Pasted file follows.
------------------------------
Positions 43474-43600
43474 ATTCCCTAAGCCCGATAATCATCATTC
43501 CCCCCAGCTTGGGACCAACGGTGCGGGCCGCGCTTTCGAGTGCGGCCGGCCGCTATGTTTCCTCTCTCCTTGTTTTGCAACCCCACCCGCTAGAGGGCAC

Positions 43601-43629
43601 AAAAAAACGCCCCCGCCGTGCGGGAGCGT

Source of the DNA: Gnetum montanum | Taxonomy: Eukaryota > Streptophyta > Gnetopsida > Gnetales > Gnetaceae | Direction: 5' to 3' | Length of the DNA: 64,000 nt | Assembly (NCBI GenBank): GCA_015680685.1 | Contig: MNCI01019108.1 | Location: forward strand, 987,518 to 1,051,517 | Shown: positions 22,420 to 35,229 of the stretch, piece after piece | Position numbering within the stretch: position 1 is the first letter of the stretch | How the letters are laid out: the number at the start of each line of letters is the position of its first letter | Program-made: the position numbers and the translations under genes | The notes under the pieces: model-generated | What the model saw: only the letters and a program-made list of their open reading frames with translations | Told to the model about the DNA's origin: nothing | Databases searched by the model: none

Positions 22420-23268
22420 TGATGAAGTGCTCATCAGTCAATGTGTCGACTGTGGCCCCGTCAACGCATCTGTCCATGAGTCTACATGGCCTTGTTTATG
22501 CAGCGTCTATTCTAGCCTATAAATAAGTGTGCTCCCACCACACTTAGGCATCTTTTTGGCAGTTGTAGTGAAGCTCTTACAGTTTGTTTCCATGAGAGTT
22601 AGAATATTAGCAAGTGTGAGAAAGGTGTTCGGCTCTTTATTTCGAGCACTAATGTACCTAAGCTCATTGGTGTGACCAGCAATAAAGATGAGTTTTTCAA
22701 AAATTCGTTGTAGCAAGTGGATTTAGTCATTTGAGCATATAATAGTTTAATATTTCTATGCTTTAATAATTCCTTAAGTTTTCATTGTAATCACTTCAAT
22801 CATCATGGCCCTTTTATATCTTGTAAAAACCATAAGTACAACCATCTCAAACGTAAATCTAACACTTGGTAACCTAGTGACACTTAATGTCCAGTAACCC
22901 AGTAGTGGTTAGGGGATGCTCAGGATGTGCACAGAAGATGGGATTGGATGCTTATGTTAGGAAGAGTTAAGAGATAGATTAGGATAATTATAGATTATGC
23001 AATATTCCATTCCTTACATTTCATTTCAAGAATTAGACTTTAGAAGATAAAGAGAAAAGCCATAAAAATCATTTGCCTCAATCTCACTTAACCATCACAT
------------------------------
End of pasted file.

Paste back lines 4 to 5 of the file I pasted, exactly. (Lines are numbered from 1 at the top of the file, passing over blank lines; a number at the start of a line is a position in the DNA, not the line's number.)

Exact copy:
Positions 43601-43629
43601 AAAAAAACGCCCCCGCCGTGCGGGAGCGT